• We already tried a median filter with three values, which works to some extent and filters out single wrong values but a lasting error as at 14.4k lines in the log cannot be filtered that way. We are now trying to fuse the sonar with IMU values with a Kalman filter but it's not finished yet. But as Georacer said, this is the best (and EKF etc.) you can do. Nevertheless, it would be interesting to see where the error actually originates additionally to trying to cope with it.

  • @Georacer - thanks, that's exactly the type of thing I was thinking of - and I like the idea of tuning it based on how much delay you are willing to insert.

  • You could try a simple 1D Kalman filter, as described in this link:

    It introduces a small time delay, proportional to the "smoothing" you want to achieve.

    In general, the better you can describe your model dynamics in a Kalman filter, the better the noise rejection you can achieve.

  • I wonder if some hysteresis code could be written which helps smooth out really aberrant values.  I know we want real-time behavior because we're trying to avoid obstacles, but there is probably time to react.

    I'm thinking of storing a memory of about 3 values and dropping the middle one if it appears too far away from its neighbors.  This lets us ignore noisy samples.

  • We see the same behavior with an EZ0, too. We also added the RC filter but additionally, we use a shielded cable and even double-shielded it with aluminium foil. Especially the behavior at about 14.4k lines in your log, where the sonar suddenly jumps from about 400cm to about 130cm for several samples, is well reproduced. We did several measurements over plan ground (grass and concrete) but we don't really know what causes this behavior.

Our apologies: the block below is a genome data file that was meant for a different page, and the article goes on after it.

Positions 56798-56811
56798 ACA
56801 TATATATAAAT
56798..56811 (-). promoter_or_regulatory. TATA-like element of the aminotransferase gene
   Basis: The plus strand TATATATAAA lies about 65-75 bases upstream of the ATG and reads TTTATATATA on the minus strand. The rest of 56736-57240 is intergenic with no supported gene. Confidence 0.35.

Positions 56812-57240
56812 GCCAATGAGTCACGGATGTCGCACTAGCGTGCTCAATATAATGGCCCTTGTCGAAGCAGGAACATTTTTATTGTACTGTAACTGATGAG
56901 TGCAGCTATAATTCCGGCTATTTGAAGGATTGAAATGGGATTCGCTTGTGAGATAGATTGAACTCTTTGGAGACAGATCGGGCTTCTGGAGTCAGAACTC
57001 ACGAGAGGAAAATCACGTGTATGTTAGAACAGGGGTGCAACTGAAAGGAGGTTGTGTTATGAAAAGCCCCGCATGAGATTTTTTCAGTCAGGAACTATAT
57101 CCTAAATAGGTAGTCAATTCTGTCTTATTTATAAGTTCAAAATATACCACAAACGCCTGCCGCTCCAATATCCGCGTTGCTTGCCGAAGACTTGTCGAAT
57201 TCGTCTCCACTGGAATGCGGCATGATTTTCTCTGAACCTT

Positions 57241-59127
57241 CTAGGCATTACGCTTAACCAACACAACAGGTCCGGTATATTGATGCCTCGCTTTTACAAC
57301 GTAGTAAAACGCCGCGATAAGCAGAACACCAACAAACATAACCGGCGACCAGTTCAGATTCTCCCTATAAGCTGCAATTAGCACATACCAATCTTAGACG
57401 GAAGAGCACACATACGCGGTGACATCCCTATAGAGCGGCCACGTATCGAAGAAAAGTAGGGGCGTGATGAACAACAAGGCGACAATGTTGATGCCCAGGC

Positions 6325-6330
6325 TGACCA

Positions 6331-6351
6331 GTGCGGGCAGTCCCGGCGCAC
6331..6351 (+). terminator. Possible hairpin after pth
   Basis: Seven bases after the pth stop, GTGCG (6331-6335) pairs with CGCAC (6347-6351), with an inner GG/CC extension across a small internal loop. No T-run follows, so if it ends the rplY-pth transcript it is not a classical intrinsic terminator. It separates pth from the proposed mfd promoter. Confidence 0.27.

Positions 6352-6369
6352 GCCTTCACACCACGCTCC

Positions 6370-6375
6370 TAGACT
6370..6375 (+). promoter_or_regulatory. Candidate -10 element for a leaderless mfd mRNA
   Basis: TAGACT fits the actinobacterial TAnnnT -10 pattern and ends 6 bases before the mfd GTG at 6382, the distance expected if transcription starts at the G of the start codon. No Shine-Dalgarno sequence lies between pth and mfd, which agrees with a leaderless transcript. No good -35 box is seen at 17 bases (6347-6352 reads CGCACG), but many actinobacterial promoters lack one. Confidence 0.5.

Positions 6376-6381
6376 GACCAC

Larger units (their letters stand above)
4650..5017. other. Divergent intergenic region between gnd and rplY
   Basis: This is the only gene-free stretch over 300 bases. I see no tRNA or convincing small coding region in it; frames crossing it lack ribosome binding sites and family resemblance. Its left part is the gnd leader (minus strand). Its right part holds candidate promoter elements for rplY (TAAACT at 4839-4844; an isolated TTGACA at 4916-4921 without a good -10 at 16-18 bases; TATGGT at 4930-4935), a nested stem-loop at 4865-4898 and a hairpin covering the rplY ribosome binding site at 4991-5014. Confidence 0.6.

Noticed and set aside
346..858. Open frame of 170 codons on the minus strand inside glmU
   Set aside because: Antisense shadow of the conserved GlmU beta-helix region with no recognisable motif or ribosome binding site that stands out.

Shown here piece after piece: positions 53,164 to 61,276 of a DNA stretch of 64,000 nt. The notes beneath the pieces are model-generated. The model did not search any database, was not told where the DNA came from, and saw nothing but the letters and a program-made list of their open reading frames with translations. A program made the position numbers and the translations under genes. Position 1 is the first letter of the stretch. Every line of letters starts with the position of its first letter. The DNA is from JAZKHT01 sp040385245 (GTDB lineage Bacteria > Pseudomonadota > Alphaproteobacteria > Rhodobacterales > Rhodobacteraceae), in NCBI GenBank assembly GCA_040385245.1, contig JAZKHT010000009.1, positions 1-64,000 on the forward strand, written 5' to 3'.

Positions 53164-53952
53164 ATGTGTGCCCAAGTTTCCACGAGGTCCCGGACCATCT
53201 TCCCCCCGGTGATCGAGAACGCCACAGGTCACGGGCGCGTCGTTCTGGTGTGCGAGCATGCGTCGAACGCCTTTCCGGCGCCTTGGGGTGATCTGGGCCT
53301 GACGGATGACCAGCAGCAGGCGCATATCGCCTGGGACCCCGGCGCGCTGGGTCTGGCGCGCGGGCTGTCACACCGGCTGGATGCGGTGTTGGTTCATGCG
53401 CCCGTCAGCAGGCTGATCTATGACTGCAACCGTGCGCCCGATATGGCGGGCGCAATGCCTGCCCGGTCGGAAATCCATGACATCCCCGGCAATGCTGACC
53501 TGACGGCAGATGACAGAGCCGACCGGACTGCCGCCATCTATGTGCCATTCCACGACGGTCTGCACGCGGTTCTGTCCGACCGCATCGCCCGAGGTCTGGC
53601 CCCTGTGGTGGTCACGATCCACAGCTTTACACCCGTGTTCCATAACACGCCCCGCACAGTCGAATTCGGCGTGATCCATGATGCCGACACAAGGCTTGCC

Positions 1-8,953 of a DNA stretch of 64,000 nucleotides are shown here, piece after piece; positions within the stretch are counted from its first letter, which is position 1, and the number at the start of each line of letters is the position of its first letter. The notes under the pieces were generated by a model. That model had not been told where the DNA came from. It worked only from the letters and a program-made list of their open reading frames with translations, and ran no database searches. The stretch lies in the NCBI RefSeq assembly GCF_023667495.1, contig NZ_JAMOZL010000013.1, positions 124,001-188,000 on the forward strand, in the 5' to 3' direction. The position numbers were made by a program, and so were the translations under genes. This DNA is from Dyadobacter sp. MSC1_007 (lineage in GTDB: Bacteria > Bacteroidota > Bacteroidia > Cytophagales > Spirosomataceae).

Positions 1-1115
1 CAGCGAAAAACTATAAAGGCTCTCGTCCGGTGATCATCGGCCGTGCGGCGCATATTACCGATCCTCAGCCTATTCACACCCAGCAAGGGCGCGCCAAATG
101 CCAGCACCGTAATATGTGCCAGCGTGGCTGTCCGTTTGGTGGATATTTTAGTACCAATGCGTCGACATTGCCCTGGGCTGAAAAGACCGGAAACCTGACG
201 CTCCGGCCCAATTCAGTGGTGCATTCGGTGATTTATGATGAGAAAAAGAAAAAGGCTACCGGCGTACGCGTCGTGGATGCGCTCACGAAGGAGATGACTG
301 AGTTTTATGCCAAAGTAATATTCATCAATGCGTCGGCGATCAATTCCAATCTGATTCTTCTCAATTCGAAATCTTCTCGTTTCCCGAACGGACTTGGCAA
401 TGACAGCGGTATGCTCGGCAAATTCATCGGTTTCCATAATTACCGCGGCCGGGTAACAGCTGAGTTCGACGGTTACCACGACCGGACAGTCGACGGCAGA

• I am using the EZ0 successfully with the recommended RC filter and positioned away from ESC's (although I still had to shield the 2 closest ESCs with aluminum tape for satisfactory performance.

    And I still get periodic (excursions) on the SONAR graph although SONAR flight maintenance seems to be solid.

    The fact of the matter is that all of the Maxbotics sensors are sensitive to every possible type of noise,.

    Acoustic (Prop noise and turbulent prop wash), EMF from the ESCs or motors, electrical on the power lines and vibration in the air frame.

    That said, Robert LeFevre confirmed that the least noisy and most workable sensor is one of the EZ4 series which is limited to 7 meters and has the narrowest beam pattern of any of the non-horn type sensors.

    Using a shielded cable, the recommended R/C filter and mounting it under the center of the copter to avoid prop wash he achieved spike free results with the EZ4 and only the EZ4.

    It must be mounted well away from any ESC's and you may need to shield it with aluminum to minimize EMF from the ESC's.

    The shielded cable will help, braiding or twisting, not so much, both wires can pick up EMF.

    Finally, mounting it on double sided foam tape can minimize acoustic coup[ling of frame vibration.

    Also do not put a little thin plastic cup (medicine cup) around the sensor, the cup itself will pick up outside vibration and sound and amplify it to the sensor (you can guess how I know).

    SONAR can be made to work fine, but if there is any "noise" of any kind it will find it and read it instead of your altitude.

  • The recommended module changes daily.  Sometimes it's the HRLV-EZ, sometimes the XL-EZ, sometimes the XL-AE, sometimes the EZ0, sometimes the EZ4 sometimes the AE4.  It's not even clear if Maxbotix knows what all their products are or if the recommendations are just whatever is over stocked.